While fundraising efforts by groups like the American Red Cross are currently focused on Haiti, most donors are unaware that these funds may not be used there at all. Two years after the Asian Tsunami INGO's self-reported the percentage of funds spent, with groups like the American Red Cross having spent between 20-40 percent of the total funds raised. After a designated post-disaster time period lapses, these funds may well go to a new office in Manhattan rather than the construction of a hospital in Petit Goave. Most of the well-intentioned funds that do make it onto the island will be programmed with minimal input from local communities and even less reflection on lessons learned from disasters elsewhere. It is an intervention similar to the one described by Mark Danner: "Like the ruined bridges strewn across the countryside—one of the few traces of the Marines and their occupation nearly a century ago—these attentions tend to begin in evangelical zeal and to leave little lasting behind."

In the coming weeks and months, INGOs and donor governments will have to act quickly and efficiently to protect recent quake victims in Haiti from the upcoming rainy season. While the approach of all INGOs is not necessarily flawed (and conversely, the work of all community based organizations not necessarily flawless)—general patterns have emerged from disasters like the Asian Tsunami that should be considered. Recent disasters in Japan and Chile will receive some international attention— but the presence of stronger host governments will minimalize the role and influence of any outside intervention. In Haiti, INGOs may be the only viable option for survival in disaster-affected communities. In this context, when tasked with determining nearly every aspect of another human beings daily life (and possibly their futures)—it is essential that we move beyond simplistic paradigms of "doing good" and reflect upon ways to ensure the common INGO mantra to "do no harm" is a reality.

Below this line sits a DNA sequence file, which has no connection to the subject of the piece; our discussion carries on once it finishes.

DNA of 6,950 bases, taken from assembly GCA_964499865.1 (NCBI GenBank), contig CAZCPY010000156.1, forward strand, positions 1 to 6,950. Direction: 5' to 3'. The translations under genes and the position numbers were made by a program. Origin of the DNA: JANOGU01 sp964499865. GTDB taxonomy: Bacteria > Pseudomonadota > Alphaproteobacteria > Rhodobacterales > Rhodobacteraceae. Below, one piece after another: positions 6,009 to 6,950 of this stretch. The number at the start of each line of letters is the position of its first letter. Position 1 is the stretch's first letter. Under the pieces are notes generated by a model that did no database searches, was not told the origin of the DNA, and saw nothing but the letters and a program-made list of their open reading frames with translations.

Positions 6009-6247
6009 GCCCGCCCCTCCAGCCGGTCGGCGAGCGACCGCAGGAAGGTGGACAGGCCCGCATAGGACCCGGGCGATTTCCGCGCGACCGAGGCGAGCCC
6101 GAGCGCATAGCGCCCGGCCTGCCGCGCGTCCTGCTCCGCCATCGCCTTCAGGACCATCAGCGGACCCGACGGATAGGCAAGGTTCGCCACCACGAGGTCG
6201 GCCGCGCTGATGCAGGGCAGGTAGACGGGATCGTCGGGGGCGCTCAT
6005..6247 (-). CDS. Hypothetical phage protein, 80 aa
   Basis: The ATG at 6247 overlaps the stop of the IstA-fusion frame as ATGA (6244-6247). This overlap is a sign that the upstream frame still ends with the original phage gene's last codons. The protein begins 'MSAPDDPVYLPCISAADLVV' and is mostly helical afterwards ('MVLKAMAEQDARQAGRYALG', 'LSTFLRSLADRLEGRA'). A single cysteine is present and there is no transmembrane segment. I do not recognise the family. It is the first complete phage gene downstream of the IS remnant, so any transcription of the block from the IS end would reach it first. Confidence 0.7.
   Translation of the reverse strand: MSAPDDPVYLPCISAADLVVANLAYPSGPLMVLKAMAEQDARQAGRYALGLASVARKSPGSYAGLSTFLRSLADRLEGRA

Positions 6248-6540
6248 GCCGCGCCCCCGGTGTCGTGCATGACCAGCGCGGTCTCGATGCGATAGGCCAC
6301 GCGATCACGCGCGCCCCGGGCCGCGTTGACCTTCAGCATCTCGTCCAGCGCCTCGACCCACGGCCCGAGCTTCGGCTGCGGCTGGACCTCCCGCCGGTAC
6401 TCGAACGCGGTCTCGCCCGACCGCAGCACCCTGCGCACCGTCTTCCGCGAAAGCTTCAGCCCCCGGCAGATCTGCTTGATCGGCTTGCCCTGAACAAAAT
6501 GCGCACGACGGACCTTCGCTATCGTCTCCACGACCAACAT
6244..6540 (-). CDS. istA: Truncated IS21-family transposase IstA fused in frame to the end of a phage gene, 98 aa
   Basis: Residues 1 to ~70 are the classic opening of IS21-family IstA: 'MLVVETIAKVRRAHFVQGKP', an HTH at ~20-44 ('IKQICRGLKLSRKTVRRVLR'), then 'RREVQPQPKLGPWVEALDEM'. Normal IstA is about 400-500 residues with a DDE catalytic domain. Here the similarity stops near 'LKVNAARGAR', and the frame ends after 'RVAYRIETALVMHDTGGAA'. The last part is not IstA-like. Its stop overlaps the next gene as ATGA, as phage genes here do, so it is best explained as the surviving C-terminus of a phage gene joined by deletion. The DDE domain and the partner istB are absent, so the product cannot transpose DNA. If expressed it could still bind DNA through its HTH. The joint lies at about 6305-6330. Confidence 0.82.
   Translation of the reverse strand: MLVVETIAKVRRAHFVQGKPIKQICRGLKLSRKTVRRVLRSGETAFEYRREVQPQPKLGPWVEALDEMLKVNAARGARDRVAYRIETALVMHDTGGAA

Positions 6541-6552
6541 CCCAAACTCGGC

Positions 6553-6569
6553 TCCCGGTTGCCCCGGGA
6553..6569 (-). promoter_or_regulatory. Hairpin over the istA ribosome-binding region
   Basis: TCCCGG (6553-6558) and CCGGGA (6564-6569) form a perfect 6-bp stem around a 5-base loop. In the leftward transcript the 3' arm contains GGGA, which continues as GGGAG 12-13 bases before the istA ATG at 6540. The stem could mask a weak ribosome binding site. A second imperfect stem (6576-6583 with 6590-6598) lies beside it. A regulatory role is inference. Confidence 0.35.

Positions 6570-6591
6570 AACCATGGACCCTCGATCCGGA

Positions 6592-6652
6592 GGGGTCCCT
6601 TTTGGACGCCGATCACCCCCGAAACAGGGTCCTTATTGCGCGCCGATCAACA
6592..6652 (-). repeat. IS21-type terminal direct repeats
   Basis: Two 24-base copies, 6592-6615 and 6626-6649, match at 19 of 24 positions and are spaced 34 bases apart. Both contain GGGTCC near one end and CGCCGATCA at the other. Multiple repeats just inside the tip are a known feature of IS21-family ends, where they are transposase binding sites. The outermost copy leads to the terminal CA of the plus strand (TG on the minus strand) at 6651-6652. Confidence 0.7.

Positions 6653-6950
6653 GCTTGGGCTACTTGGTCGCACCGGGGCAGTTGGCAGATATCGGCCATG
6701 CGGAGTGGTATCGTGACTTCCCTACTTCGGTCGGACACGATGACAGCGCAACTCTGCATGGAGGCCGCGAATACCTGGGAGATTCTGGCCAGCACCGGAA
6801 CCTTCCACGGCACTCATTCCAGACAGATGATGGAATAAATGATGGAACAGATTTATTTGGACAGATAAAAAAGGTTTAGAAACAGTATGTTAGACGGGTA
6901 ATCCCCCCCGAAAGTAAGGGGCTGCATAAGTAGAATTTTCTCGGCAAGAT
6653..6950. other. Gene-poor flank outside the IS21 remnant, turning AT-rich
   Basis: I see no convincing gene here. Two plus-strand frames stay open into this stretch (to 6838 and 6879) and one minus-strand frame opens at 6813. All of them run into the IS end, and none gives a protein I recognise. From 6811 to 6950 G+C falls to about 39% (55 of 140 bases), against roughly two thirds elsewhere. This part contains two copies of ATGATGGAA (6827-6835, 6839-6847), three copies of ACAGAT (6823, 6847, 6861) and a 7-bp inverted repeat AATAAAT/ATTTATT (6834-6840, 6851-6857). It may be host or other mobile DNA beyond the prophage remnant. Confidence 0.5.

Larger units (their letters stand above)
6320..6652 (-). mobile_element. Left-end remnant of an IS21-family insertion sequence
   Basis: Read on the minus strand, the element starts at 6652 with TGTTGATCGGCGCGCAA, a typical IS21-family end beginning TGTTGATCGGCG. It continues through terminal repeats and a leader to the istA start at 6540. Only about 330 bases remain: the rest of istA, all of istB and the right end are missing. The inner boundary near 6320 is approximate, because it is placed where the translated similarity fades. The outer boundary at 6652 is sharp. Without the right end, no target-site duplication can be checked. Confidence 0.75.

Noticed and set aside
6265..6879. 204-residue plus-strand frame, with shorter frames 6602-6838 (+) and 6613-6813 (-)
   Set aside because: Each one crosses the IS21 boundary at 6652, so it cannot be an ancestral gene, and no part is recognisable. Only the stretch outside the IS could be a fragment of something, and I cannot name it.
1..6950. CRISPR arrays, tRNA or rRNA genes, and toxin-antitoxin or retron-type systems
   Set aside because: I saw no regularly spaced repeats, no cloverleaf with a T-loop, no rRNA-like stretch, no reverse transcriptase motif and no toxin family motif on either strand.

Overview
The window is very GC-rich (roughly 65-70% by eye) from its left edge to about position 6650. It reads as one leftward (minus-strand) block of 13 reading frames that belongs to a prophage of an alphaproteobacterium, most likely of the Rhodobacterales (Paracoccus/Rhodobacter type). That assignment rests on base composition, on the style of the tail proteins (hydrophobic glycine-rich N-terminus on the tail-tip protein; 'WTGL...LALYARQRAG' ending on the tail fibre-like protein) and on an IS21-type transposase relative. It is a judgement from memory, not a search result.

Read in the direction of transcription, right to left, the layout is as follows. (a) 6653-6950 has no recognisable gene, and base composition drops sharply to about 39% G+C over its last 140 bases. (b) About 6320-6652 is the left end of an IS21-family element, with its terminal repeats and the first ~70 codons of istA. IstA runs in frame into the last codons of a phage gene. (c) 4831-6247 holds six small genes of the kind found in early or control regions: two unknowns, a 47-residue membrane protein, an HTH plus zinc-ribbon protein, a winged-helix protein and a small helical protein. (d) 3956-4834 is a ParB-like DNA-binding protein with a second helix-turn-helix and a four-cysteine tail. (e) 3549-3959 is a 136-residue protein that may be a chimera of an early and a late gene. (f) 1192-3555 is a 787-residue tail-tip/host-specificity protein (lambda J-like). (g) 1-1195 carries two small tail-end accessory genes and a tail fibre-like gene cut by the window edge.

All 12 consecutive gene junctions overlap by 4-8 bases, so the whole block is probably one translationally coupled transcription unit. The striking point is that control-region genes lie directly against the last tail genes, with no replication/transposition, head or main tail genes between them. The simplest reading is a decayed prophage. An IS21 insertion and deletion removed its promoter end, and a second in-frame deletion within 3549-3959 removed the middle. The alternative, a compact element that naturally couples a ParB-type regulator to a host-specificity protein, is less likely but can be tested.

South Asia and the Caribbean islands share a complex colonial past which tells us that the power of natural disasters to collapse buildings and shatter lives, is insignificant when compared to the power of large scale international interventions to erase histories, permanently alter political dynamics, and establish racial hierarchies. (Some scholars link Sri Lanka's recent ability to adopt a brutal military campaign against insurgents to the massive influx of post-tsunami aid in 2005). Though the devastation of a post-disaster environment is most obvious at first glance, we must remain cautious of the inherent danger that comes with viewing communities, and entire nations, through the sympathetic lens most often promoted by large INGOs. It is a perspective that too easily lends itself to accusations of neocolonialism, and one that guarantees the voices of Haitians will remain buried long after the rubble has been cleared away.